Judge allows Angelo Hill to work while drug trafficking trial is pending
Published: September 5, 2013
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ST. THOMAS - A District Court judge decided on Wednesday to let V.I. Police Sgt. Angelo Hill - who was indicted in May on drug trafficking charges in a case involving Roberto Tapia, the Chief of Enforcement for the Department of Planning and Natural Resources - work full-time during the pendency of his trial.
Hill's attorney, Robert King, has filed a motion to modify the conditions of his release seeking that Hill be allowed to work at his family's transportation business, Delbert Hill Car & Jeep Rental, on St. John from 8 a.m. to 5 p.m. Mondays through Fridays.
King argued that his client should be allowed to make a living and support his children, as well as "meet his obligations to his legal counsel" while he is facing drug trafficking charges in a case that, because of its complexity, likely will extend past the trial date currently set for Sept. 30.
Since his May 24 arrest, Hill has been on home confinement at his parents' residence on St. John and electronically monitored.
Federal agents believe that Hill met with Tapia the evening of May 17 on St. John and supplied Tapia with 7.72 kilograms of cocaine. Hill played a significant role in the trafficking of at least 58 kilograms of cocaine by the ring led by Tapia from September 2012 to May, according to the federal indictment.
King said that electronic monitoring of Hill would resume after 5 p.m. on work days and that, if it would please the court, a GPS system could be used to track his movements throughout the work day. However, King said, such monitoring probably would not be necessary, as Hill would be supervised at all times by his parents and brother, who also run the business.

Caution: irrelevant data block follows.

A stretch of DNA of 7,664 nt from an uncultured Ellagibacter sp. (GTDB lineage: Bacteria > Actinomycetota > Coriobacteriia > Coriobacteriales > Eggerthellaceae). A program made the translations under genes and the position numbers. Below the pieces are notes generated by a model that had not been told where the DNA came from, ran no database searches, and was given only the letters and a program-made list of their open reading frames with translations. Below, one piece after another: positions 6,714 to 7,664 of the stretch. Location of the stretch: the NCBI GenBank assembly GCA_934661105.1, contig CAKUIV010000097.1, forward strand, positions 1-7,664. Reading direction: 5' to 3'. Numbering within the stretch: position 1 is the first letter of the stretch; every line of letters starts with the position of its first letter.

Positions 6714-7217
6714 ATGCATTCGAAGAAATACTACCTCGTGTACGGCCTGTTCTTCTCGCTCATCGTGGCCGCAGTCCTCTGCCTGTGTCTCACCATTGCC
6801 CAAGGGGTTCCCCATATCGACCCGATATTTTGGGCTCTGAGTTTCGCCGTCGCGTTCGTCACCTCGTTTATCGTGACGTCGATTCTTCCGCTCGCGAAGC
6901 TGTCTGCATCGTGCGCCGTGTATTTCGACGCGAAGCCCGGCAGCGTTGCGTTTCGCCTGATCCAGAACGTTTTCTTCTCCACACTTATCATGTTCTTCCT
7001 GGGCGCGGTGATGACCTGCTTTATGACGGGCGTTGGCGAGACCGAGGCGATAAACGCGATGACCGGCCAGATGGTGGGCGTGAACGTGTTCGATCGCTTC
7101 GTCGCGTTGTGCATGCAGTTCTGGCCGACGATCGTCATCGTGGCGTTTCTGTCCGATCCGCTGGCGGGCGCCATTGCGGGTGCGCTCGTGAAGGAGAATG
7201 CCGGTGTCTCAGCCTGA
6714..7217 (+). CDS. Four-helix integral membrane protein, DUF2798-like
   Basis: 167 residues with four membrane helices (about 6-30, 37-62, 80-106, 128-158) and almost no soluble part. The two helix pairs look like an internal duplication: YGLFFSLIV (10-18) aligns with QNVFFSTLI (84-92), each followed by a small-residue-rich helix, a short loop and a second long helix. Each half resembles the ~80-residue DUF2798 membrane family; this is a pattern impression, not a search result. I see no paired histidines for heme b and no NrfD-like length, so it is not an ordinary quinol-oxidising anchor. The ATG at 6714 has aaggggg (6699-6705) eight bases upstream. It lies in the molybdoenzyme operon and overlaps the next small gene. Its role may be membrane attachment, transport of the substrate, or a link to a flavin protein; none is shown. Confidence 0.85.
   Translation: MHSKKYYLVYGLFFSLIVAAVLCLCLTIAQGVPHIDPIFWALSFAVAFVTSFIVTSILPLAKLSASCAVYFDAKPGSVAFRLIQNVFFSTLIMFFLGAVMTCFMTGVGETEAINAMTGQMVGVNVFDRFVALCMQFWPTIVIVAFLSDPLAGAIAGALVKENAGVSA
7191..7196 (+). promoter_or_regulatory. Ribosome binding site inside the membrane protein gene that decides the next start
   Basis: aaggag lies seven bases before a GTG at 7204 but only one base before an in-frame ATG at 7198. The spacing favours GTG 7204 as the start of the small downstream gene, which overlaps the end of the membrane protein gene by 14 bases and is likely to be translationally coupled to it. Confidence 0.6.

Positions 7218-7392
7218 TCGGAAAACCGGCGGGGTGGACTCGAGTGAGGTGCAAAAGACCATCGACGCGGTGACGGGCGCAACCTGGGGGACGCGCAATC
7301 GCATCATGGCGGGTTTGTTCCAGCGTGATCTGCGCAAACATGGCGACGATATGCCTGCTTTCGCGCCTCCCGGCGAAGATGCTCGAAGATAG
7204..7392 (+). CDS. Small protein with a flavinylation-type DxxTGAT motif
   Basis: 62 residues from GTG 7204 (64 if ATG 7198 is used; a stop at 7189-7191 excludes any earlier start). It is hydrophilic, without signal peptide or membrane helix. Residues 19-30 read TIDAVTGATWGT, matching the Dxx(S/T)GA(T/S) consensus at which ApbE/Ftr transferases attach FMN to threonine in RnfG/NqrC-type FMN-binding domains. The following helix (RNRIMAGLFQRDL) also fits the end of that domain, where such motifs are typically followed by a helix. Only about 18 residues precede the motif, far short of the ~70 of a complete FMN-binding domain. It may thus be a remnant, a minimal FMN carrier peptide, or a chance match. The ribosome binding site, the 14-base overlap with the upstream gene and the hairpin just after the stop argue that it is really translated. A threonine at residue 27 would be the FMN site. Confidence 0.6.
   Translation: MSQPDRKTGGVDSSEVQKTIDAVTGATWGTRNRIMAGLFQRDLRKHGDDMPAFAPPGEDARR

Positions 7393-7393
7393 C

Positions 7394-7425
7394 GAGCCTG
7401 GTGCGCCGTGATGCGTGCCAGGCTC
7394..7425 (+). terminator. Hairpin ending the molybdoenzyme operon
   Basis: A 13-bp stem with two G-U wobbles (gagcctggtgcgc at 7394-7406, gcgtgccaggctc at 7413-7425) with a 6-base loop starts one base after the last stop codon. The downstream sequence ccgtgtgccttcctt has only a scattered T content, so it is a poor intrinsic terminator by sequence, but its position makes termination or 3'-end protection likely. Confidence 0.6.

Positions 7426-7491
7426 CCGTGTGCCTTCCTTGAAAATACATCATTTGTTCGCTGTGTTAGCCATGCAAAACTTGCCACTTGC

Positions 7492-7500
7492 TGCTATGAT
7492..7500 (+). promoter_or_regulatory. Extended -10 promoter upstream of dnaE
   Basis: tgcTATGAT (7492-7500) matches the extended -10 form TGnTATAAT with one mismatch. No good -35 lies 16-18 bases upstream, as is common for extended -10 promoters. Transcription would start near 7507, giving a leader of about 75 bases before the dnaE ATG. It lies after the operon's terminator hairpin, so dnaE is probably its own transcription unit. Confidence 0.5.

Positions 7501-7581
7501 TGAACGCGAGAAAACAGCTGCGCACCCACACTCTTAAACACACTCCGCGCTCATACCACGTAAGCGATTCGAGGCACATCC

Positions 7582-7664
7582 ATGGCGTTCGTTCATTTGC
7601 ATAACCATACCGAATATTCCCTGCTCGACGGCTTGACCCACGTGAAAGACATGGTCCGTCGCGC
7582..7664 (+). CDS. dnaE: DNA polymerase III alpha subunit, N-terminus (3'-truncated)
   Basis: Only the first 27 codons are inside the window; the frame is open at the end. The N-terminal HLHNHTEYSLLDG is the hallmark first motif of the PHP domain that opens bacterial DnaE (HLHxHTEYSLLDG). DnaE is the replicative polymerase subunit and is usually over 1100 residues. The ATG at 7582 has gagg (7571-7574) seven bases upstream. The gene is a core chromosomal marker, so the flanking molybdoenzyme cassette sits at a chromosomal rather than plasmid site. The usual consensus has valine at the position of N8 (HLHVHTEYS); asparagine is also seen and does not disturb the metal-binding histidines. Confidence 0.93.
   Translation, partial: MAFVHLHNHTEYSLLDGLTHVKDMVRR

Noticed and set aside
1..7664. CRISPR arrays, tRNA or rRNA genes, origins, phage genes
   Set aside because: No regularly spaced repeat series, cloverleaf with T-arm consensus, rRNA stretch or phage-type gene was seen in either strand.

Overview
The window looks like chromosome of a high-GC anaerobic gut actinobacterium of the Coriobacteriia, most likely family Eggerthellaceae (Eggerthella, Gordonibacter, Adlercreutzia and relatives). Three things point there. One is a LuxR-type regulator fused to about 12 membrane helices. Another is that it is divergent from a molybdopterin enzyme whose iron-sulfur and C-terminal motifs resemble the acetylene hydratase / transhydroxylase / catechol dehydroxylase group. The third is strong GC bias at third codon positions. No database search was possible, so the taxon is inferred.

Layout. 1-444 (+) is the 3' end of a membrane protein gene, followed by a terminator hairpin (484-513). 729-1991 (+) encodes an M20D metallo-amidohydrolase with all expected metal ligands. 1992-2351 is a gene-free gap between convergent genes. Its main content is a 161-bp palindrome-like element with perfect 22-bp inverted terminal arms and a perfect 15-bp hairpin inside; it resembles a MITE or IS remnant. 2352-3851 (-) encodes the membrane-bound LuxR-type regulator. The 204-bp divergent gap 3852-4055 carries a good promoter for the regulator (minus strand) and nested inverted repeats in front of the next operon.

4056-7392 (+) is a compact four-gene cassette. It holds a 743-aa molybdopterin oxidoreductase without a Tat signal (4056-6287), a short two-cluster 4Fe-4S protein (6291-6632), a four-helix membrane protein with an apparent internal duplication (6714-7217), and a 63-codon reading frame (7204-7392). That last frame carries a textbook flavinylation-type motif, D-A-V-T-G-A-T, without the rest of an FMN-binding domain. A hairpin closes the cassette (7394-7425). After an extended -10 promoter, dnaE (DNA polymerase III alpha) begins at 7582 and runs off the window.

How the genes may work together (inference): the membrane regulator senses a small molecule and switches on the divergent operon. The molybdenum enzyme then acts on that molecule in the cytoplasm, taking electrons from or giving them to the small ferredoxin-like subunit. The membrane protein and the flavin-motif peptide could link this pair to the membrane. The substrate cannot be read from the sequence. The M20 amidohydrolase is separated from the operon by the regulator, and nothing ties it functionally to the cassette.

During his presentation of the motion to Magistrate Judge Ruth Miller on Wednesday, King reiterated that his client is neither a danger to the community nor a flight risk .
Miller said she had "no problem with the defendant working" but that she was troubled by the idea that he would be allowed to shuttle passengers around St. John as part of his job duties.
She also expressed concern that modifications which would allow Hill to work might violate stipulations that his communications be limited during the pendency of the court proceedings.
Miller said she would grant the request as long as a new set of conditions stipulates that Hill be confined to a single location during work hours and as long as the conditions also specify that he be allowed to travel only to and from work for whatever period of minutes the distance between his home and the business required.
During the same pre-trial conference, Miller heard status updates on motions filed by defense attorneys for five other defendants in the case: Raymond Brown, Edwin Monsanto, Hector Alcenio, Stephen Torres and Eddie Lopez-Lopez.
She did not issue orders in response to any other pending motions as they are matters to be taken up by Chief Judge Curtis Gomez, who will preside over the trial, she said.
A 35-count indictment filed July 11 said that the men were part of a drug trafficking ring that supplied cocaine to a buyer in Puerto Rico. It also charges the men under the Racketeer Influenced and Corrupt Organizations Act, commonly used to prosecute complex, organized criminal activity.